On Sunday, video footage of officers from the Los Angeles Police Department violently clashing with protesters outside of Mayor Eric Garcetti’s home was shared to Twitter, causing yet another wave of wave of accusations that the LAPD is perpetuating police brutality.
In one video shared by reporter Josie Huang, police officers donning riot gear and face shields could be seen beating people with batons multiple times and pushing people into each other and onto the ground. One man attempted to shield himself with his protest sign as he was beaten by an officer and another held her water bottle in front of her as the same officer made a motion to swing at her next. Other officers were seen holding their arms out in front of protesters and keeping their hands on their guns. In another video shared by the People’s City Council - Los Angeles, LAPD officers are seen putting on their riot gear; walking directly into the crowd of protesters, who can be heard chanting off camera; and beginning to forcefully shove people as others film the confrontation.
Protestors have been gathering peacefully outside of Garcetti’s home over the last 13 days during what’s been dubbed the “Block Garcetti” protests. Over the course of the demonstrations, they have been chanting in both large and small non-violent groups in opposition of the mayor's historically dangerous track record. Garcetti, who was a co-chair of President-elect Joe Biden’s election campaign, has been rumored to be a possible addition to the incoming president’s cabinet. His track record as L.A.’s mayor, however, hasn’t earned him much support from Angelenos; his cuts to the city’s transportation bus service, increase in fare, approach to issues like homelessness and allegations of anti-Black policing gave rise to the Block Garcetti protests almost two weeks ago.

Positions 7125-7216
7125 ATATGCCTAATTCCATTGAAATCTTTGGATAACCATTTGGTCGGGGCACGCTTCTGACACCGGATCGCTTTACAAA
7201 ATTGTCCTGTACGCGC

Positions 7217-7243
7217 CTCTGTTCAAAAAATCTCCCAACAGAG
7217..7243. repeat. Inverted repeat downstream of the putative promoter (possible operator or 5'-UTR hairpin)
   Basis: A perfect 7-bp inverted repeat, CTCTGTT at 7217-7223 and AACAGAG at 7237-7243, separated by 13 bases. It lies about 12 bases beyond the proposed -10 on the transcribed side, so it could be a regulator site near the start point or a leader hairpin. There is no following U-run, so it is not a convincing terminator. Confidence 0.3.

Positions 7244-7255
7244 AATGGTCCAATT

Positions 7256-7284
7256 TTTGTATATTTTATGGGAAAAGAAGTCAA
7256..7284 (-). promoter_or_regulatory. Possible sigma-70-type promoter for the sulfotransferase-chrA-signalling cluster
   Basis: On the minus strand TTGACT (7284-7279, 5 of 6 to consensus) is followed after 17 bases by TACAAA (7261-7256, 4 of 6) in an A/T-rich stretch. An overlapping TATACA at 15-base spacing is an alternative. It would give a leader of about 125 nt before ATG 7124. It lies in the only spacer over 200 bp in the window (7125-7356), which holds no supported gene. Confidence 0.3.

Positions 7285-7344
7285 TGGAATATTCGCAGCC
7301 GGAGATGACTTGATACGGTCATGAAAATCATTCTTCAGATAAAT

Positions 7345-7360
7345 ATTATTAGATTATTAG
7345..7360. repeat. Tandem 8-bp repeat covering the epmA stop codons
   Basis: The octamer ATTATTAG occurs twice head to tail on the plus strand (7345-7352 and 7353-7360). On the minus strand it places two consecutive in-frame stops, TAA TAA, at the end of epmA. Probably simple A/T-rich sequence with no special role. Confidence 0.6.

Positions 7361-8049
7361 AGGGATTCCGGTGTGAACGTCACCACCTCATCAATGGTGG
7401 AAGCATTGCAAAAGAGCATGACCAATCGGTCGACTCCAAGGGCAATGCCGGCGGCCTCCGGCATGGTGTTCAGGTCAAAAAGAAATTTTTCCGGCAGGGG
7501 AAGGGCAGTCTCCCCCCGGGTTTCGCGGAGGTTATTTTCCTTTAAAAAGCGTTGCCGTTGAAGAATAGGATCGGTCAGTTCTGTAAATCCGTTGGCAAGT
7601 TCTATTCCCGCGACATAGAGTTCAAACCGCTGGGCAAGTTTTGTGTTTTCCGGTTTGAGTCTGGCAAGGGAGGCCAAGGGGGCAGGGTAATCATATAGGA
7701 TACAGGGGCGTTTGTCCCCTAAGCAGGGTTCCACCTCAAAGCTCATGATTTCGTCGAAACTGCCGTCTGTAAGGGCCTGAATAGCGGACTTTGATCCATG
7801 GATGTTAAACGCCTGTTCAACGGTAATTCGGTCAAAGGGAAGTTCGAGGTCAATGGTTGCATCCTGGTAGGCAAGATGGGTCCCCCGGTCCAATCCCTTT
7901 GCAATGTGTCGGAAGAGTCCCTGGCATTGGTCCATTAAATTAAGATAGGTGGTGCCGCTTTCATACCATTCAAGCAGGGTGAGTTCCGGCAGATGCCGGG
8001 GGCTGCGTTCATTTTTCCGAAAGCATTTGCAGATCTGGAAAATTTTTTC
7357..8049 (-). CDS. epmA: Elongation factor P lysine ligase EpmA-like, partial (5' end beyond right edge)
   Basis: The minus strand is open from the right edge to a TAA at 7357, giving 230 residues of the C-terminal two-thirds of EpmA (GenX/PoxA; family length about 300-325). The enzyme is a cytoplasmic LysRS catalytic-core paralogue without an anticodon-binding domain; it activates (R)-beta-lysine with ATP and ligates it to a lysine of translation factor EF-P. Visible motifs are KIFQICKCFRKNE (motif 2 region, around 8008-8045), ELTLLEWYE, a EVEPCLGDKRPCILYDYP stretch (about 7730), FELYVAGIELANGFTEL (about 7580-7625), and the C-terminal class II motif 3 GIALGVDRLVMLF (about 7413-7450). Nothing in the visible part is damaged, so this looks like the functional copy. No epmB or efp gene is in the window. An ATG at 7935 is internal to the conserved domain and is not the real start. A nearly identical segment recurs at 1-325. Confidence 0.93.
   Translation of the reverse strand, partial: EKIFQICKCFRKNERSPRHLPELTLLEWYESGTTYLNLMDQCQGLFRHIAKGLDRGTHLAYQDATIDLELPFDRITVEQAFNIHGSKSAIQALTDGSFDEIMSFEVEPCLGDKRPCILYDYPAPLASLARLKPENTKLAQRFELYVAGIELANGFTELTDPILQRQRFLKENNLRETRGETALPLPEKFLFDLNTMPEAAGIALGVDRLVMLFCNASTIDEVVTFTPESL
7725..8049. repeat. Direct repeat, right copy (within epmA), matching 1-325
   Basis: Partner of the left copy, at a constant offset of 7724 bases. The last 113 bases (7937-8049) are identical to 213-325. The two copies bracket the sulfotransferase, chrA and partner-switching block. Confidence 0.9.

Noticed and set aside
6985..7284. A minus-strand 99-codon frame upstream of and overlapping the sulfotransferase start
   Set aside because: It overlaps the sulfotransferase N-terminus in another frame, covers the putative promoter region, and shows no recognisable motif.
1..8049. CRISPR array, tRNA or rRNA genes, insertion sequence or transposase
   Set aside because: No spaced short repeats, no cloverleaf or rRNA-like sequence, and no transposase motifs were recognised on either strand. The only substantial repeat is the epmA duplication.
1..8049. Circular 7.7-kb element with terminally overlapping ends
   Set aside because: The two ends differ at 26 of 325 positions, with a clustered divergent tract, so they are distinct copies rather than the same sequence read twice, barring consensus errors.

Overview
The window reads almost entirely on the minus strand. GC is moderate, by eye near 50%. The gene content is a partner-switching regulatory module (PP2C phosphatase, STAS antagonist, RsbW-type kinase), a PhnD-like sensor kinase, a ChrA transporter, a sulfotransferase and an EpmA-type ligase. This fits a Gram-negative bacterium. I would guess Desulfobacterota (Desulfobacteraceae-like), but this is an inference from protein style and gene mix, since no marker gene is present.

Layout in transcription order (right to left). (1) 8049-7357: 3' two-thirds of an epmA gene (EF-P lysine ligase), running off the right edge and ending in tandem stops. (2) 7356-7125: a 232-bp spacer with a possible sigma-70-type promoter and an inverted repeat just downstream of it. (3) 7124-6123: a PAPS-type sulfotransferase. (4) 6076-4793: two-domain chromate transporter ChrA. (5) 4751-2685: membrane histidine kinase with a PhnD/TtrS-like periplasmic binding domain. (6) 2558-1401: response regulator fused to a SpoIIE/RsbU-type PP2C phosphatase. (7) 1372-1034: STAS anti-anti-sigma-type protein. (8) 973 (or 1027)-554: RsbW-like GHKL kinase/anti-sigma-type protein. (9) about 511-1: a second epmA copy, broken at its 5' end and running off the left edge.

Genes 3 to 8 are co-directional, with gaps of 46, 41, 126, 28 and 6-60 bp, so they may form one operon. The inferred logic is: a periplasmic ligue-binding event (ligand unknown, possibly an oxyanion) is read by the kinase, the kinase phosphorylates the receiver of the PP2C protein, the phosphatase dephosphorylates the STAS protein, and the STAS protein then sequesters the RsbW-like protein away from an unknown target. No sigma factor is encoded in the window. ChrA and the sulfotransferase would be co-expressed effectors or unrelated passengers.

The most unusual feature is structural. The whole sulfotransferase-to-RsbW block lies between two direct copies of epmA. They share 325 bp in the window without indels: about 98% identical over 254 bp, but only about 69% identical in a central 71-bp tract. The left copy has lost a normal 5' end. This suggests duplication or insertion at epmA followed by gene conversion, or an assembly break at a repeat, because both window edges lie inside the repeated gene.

But beyond that, the LAPD's violent descent onto the Block Garcetti protests come after months of anti-police brutality demonstrations throughout Los Angeles. In June, 50,000 people marched in neighborhoods throughout Los Angeles following the deaths of George Floyd and Breonna Taylor. Despite the overwhelmingly peaceful gatherings, members of the National Guard and the LAPD were still present. Another anti-police brutality protest was held at the Men's Central Jail in downtown Los Angeles following the August shooting of Jacob Blake; there, protesters were met with wire separating them from LA County deputies. Then, the September shooting death of Dijon Kizzee in South Los Angeles over a bicycle code violation sparked further anti-brutality protests.
Local politicians quickly condemned the LAPD for their violence — particularly in what was meant to be weeks of peaceful demonstration in front of Garcetti's home. Incoming Los Angeles City Council member Nithya Raman tweeted on Sunday, “Today, protesters outside the Mayor’s residence were struck with batons. [...] There is no acceptable justification for LAPD to use force against Angelenos who are peacefully exercising their right to free speech.”
“In regards to @lapd response at Getty House today: Peaceful protestors deserve the space and protections to make their voices heard. Anything short of that is NOT acceptable. No exceptions. No excuses,” Congressman Jimmy Gomez tweeted. Assemblymember Miguel Santiago also weighed in, demanding the release of a local organizer who was arrested, saying, “LAPD’s brutal actions this morning are unacceptable and must be denounced by everyone.”
So far, only one protestor was reportedly arrested during the police confrontation, though it remains to be seen if others may be charged later on. In a statement to Refinery29, an LAPD spokesperson said that protestors were in "violation" of coming too close to Garcetti's home and received multiple warnings at the time of the confrontation. "The crowd's physical response against the officers resulted in an 'Officer Needs Help' call and an Unlawful Assembly was declared." The LAPD did not comment on allegations of police brutality and why other protestors were beaten with batons at the time of one attempted arrest.